Like the meal, L'Oulette's wine list is a revelation. The emphasis is similarly on the southwest, in this case, on small-label boutique wines that don't usually travel west (much to our loss). Yes, you can opt for standards from Bordeaux and Burgundy, like a Chassagne-Montrachet Premier Cru Morgeot de J. Faiveley 1999 for about $150, or a Puligny-Montrachet du Domaine Michelot 2000 for about $95, or, if you want to reach for the sky, a Château Mouton-Rothschild 1994 for about $300. There's also a good selection of less expensive wines from these regions. But why not choose from among the 17 wines from Cahors, the 23 from the "grand southwest" or the 28 from Languedoc-Roussillon.
"The top winemakers from Bordeaux are buying properties in Languedoc-Roussillon these days and producing good wines," says Marie-Noëlle Baudis, Marcel's wife and the restaurant's hostess.
The light fruit and distinctive spice of a simple Gaillac, Domaine de Cailloutis 2002 de Bernard Fabre, which came with the meal (it's about $30 à la carte), went flawlessly with the first courses, the tuna and the chicken terrine. And a Saint-Chinian Domaine Rimbert "Les Travers de Marceau" 2003 de Jean-Marie Rimbert (which also came with the meal and is about $32 à la carte), was just right for both the rascasse and its spices, and the duck and its gentle richness. The Saint-Chinian had small tannins, a little fruit, subtle spices and an appealing nose with a touch of strawberry and spice; it had a mildly assertive finish and it lingered agreeably on the palate.
"It's a wine with character," Mme. Baudis said. "In the old days, Saint-Chinian wines were mass-produced and had a bad reputation. That's changing. There are now really good vineyards in the Languedoc, and they are becoming better known."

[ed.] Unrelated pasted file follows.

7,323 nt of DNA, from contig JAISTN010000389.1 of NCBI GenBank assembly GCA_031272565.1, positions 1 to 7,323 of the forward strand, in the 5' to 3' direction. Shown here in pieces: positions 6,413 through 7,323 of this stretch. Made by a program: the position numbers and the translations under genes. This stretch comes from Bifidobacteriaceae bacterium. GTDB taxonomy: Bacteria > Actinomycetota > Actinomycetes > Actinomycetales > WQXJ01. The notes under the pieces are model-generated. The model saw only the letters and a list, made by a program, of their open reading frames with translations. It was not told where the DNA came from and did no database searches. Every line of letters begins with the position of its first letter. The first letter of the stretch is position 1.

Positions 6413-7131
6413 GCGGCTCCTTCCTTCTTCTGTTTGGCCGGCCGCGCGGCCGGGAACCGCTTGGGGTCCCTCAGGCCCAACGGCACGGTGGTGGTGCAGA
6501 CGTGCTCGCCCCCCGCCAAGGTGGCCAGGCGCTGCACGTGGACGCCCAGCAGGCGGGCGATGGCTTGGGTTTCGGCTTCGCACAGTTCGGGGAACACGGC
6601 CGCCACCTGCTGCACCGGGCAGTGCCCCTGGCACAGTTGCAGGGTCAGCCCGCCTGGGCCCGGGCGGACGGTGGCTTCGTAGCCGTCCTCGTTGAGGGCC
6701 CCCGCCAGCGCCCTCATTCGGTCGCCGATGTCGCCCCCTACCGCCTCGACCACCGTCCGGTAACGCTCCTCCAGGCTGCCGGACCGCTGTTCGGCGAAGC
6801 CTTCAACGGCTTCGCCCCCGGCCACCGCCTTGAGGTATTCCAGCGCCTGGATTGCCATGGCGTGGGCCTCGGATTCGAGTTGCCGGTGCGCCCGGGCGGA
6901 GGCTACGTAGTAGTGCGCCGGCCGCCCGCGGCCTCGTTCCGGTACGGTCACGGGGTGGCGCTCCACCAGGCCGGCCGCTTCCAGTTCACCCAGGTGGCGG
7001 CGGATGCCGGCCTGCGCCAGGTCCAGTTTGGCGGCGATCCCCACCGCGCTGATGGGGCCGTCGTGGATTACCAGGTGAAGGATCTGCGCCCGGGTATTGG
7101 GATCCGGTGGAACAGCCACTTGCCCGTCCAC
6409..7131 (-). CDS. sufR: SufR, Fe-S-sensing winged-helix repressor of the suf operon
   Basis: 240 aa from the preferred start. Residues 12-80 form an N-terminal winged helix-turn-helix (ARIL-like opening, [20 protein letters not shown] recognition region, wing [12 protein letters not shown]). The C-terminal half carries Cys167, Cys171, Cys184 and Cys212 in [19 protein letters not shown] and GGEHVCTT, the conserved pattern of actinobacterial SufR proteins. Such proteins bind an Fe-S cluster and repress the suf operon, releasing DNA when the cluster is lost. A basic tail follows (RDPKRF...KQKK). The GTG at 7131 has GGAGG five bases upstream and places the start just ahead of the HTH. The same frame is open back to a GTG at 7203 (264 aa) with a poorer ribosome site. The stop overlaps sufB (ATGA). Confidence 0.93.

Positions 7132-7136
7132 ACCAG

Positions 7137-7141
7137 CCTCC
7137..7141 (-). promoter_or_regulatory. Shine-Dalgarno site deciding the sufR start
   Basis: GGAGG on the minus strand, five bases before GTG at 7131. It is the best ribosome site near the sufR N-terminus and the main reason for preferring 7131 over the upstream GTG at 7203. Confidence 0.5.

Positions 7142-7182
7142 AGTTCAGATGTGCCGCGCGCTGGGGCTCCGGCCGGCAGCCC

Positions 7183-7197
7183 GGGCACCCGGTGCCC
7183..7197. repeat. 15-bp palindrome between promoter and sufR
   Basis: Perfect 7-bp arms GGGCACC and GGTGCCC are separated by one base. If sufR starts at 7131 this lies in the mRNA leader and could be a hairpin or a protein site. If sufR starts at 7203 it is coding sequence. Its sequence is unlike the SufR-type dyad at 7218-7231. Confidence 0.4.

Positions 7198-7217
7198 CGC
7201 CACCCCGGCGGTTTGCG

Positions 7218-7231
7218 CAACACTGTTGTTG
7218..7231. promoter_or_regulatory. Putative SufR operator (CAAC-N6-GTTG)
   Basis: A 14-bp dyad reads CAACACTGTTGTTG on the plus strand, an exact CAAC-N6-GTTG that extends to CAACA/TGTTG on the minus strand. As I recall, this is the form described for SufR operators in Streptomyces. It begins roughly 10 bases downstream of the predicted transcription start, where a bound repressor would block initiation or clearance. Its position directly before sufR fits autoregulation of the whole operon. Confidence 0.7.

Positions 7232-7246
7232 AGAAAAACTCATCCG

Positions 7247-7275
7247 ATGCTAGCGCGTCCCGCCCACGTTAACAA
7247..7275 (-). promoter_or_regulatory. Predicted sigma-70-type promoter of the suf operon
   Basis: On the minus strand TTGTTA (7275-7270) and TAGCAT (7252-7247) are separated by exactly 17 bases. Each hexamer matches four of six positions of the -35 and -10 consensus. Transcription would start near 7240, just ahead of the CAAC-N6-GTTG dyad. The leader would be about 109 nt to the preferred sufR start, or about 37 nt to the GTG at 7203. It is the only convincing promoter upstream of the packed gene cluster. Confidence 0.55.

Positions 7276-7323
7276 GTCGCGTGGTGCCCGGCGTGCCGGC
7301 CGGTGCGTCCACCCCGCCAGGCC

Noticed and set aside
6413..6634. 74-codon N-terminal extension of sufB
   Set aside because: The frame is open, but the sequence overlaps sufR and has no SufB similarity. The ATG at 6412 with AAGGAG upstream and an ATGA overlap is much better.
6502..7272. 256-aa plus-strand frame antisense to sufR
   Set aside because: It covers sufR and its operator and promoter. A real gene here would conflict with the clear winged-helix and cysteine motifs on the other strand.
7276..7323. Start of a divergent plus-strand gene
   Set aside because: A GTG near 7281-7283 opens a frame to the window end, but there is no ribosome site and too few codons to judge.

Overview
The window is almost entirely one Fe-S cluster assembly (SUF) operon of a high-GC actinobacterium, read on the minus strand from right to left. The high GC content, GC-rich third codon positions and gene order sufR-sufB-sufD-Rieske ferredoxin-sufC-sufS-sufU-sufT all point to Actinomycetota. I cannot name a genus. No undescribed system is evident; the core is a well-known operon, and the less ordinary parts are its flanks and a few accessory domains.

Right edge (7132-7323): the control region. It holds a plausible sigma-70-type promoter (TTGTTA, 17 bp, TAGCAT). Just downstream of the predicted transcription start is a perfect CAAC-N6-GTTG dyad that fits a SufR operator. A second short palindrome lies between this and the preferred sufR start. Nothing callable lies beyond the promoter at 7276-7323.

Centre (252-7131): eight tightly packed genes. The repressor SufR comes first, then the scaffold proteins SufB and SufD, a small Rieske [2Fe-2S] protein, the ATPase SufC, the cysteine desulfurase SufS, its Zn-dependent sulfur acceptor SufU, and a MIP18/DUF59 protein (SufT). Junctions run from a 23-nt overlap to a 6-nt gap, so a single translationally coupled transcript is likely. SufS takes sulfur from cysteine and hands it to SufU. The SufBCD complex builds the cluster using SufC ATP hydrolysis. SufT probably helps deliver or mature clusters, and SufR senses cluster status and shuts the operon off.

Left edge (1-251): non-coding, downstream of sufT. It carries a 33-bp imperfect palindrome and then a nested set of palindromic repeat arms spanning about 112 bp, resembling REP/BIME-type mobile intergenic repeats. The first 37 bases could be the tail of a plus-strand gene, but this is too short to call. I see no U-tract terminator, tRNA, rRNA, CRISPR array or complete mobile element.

After the dessert came espresso. Then it was time for the cigars from L'Oulette's rolling humidor. The choice is good, and considering the dollar's losing battle with the euro, the prices are not bad. A Cohiba Robusto (still and always my favorite) is about $30, a Cohiba Siglo IV Corona Gorda $27. Hoyo de Monterrey Epicure No. 2 and No. 3 Robustos are $19 and $20, respectively, and Romeo y Julieta Churchill Julieta No. 2s are $27. A Montecristo No. 2 is $23. For Partagas partisans, the Serie D No. 4 Robusto is $20, the 8-9-8 Lonsdale is $24 and the Lusitania Double Corona is $28.
For me, there's nothing like a Cohiba Robusto to end a meal -- it's a smoke that lasts, but that doesn't last forever, like some of the bigger cigars. And when it's been kept the way it should be, as it is at L'Oulette, the result is pure pleasure.
Indeed, for me, the definition of a meal at L'Oulette is total bliss. I've been there several times, and the restaurant and Chef Baudis just keep getting better and better. In the old dialect of Languedoc-Roussillon, Mme. Baudis says, an oulette is a little cooking pot. At L'Oulette, the contents of that pot create smiles of contentment.
Mervyn Rothstein is an editor for The New York Times, and a frequent contributor to Cigar Aficionado and cigaraficonado.com.
15, place Lachambaudie
Phone: From U.S.: 011-33-1-40-02-02-12; in Paris: 01-40-02-02-12
38, rue des Tournelles
Phone: From U.S.: 011-33-1-42-71-43-33; in Paris: 01-42-71-43-33